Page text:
US Correspondent Emma Murphy reports on the country preparing to remember a day that changed history
Most people who are old enough remember exactly where they were or what they were doing the moment they learned of the terrorist attacks on September 11, 2001.It is hard to believe 20 years has passed since one of America's darkest days in history.
On Saturday, events are taking place across the US and around the world to remember those who lost their lives- a total of 2,977 people, including 67 Britons.
There will be an official service of remembrance at Ground Zero, the site of the Twin Towers, attended by the US President Joe Biden and First Lady Jill Biden as well as many families of those who were lost that day.
Six moments of silence will mark the times when each of the World Trade Center towers was struck, when each fell, and the time corresponding to the attack at the Pentagon, and the crash of the US Flight 93 in Pennsylvania. Ceremonies will also take place at the Pentagon and in Pennsylvania where flight 93 came down after passengers on the plane fought back against the terrorists. It will take three hours to read the names of the dead.
On the eve of 9/11 President Biden released a video to mourn the ongoing losses. “Children have grown up without parents, and parents have suffered without children,” Mr Biden, a childhood friend of the father of a September 11 victim, Davis Grier Sezna Jr. But the president also spotlighted what he called the “central lesson” of 9/11, “that at our most vulnerable, unity is our greatest strength.”
The September 11 UK Families Support Group is holding a 20th anniversary Special Service of Remembrance for bereaved families who lost loved ones in the attacks.
The private gathering will take place at the September 11 Memorial Garden in Grosvenor Square, London.
After sunset LED candles will be lit in memory of those who died, which will be open to the public.
At the Guard Change at Windsor Castle, members of the military played the US national anthem as they were watched by delegates from the American embassy.
Ahead of the commemorations, the Queen sent a message to Mr Biden, saying her thoughts are with all the victims, survivors, first responders and their families.
“As we mark the 20th anniversary of the terrible attacks on September 11 2001, my thoughts and prayers — and those of my family and the entire nation — remain with the victims, survivors and families affected, as well as the first responders and rescue workers called to duty," the Queen said in her message to the US president.
“My visit to the site of the World Trade Centre in 2010 is held fast in my memory.
"It reminds me that as we honour those from many nations, faiths and backgrounds who lost their lives, we also pay tribute to the resilience and determination of the communities who joined together to rebuild.”
A separate event at the Olympic Park in east London on Saturday will have a televised address from Prime Minister Boris Johnson in which he will say recent events in Afghanistan "will only strengthen our determination to remember those who were taken from us".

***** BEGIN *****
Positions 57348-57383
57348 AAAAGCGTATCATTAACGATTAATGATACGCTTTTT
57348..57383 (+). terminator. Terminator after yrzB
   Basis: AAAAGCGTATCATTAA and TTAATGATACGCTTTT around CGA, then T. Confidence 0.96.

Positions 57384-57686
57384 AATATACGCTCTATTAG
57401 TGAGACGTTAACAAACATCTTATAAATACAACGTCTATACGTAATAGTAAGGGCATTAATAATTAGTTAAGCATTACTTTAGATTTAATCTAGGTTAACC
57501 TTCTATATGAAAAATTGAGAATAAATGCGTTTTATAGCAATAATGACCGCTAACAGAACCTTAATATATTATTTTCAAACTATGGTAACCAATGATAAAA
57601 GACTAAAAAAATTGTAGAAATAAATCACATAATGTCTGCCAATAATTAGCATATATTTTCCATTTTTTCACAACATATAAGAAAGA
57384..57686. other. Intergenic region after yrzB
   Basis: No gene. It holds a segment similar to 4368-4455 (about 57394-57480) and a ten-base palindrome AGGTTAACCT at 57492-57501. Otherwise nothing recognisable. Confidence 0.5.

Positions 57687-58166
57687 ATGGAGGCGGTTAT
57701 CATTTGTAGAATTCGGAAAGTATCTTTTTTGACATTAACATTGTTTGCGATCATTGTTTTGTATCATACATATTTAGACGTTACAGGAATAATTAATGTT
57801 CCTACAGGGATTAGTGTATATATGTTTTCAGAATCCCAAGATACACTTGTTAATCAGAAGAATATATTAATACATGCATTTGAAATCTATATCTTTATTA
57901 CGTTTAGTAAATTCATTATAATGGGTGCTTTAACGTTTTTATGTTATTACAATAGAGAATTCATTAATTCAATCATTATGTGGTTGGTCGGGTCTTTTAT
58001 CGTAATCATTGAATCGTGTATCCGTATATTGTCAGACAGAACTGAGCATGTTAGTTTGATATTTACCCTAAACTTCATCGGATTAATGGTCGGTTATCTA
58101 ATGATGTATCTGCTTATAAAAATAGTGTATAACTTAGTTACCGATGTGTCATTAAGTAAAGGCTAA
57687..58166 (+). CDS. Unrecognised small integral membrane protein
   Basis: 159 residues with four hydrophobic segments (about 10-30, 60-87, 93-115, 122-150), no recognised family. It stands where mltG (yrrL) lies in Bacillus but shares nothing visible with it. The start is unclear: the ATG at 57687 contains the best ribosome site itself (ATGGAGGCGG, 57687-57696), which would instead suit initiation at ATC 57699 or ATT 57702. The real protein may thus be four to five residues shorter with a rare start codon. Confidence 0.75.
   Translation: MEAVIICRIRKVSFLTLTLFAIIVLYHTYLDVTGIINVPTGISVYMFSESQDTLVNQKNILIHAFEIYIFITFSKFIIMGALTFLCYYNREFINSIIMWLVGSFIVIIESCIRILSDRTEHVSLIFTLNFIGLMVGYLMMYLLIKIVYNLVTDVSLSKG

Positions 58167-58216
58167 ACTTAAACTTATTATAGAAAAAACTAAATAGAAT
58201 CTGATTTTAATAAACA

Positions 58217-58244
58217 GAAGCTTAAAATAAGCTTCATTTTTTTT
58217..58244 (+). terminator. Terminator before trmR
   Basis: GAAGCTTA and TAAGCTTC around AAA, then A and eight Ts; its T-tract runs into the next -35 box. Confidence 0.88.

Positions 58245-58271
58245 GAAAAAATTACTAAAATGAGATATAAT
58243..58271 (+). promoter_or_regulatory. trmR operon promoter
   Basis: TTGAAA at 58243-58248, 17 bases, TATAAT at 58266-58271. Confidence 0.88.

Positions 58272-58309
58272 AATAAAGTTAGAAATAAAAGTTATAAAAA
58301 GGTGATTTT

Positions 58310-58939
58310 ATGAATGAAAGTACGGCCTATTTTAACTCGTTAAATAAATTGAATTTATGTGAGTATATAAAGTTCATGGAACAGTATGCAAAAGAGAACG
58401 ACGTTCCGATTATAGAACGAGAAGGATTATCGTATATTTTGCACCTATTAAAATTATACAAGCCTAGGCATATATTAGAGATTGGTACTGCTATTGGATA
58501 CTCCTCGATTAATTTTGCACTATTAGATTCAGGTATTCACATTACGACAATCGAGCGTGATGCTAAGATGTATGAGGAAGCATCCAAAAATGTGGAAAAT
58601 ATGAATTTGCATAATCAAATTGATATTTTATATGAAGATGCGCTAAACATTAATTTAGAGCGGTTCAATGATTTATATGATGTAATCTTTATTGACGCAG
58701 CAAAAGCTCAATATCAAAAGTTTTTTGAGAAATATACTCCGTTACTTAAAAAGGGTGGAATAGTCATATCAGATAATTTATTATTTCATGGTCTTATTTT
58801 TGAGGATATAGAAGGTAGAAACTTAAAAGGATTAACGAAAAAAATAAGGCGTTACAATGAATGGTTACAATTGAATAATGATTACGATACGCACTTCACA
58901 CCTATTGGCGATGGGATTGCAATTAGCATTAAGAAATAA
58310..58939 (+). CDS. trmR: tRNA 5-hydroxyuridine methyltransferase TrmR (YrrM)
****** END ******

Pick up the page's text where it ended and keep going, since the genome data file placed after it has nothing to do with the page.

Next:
In the pre-filmed video, Mr Johnson will say: “Twenty years ago, September 11, 2001 became, in President Roosevelt’s words after Pearl Harbour, a ‘date which will live in infamy.'
“On a crystal clear morning, terrorists attacked the United States with the simple goal of killing or maiming as many human beings as possible, and by inflicting such bloodshed in the world’s greatest democracy, they tried to destroy the faith of free peoples everywhere in the open societies which terrorists despise and which we cherish.
“And it is precisely because of the openness and tolerance of the United States that people of almost every nationality and religion were among the 2,977 murdered on that day, including 67 Britons, each of them a symbol of the eternal friendship between the United Kingdom and the United States.
“But while the terrorists imposed their burden of grief and suffering, and while the threat persists today, we can now say with the perspective of 20 years that they failed to shake our belief in freedom and democracy; they failed to drive our nations apart, or cause us to abandon our values, or to live in permanent fear.
“The fact that we are coming together today – in sorrow but also in faith and resolve – demonstrates the failure of terrorism and the strength of the bonds between us.
“Recent events in Afghanistan only strengthen our determination to remember those who were taken from us, cherish the survivors and those who still grieve and hold fast to our belief in liberty and democracy, which will always prevail over every foe.”
Labour Party leader Keir Starmer said the anniversary was "to show support to our American friends."
He will say: "20 years ago today the world was in shock as we witnessed an unprecedented and despicable act of violence on US soil.
“9/11 saw the deadliest terrorist attack in history with almost 3,000 people tragically murdered including 67 people from the UK."
“Today we remember and honour them. We show support to our American friends as they mark this difficult time in their history.
“And we remember those in all corners of the world who have lost their lives to terror. They will always be in our hearts and our memories.
“The consequences of the 9/11 attacks are still being felt to this day.
“The tragedy is still so raw.
“But as we mark this anniversary I’m convinced our resolve has never been stronger.
“We will continue to fight terror and violence ...by promoting our values of justice and peace.”